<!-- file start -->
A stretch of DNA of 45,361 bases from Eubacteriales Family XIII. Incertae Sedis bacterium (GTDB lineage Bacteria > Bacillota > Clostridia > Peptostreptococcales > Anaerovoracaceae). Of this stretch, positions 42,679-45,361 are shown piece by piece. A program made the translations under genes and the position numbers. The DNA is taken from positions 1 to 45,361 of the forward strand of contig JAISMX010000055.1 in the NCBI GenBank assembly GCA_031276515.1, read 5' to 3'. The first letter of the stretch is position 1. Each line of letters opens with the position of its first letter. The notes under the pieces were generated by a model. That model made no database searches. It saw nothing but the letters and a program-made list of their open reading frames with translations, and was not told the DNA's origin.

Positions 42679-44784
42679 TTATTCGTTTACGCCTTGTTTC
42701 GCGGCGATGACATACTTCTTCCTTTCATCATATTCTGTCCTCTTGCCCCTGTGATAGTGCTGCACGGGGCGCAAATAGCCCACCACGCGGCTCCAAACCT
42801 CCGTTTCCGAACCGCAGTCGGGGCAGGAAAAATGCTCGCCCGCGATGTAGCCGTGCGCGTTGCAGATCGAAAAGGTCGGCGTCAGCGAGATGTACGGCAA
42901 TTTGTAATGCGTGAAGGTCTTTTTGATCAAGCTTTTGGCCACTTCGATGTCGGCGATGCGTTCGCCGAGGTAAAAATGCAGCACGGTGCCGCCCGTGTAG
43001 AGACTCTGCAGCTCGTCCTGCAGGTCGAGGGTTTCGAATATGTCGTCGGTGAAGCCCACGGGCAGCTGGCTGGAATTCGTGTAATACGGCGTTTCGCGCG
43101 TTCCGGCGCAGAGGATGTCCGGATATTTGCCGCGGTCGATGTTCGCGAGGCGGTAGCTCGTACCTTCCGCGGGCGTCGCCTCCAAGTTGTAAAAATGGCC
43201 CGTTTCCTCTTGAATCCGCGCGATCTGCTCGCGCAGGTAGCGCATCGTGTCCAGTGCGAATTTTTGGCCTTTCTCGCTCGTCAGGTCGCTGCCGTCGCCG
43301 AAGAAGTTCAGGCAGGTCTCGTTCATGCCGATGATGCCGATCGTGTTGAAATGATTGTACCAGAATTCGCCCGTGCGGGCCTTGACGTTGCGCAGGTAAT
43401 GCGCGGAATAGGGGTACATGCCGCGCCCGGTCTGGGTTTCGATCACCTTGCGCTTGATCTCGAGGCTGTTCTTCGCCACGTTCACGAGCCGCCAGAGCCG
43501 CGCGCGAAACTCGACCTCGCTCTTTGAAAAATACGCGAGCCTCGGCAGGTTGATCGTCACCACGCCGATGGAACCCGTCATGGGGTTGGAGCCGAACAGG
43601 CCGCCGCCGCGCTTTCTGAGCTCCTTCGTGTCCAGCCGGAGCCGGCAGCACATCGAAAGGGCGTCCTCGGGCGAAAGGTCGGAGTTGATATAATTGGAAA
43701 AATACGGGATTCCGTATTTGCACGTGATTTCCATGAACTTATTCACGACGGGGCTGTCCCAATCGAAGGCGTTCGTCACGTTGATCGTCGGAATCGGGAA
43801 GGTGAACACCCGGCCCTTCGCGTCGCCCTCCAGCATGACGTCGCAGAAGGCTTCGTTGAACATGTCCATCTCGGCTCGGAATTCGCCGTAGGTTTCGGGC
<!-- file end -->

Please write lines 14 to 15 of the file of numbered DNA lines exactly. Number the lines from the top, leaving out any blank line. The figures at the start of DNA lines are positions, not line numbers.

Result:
43701 AATACGGGATTCCGTATTTGCACGTGATTTCCATGAACTTATTCACGACGGGGCTGTCCCAATCGAAGGCGTTCGTCACGTTGATCGTCGGAATCGGGAA
43801 GGTGAACACCCGGCCCTTCGCGTCGCCCTCCAGCATGACGTCGCAGAAGGCTTCGTTGAACATGTCCATCTCGGCTCGGAATTCGCCGTAGGTTTCGGGC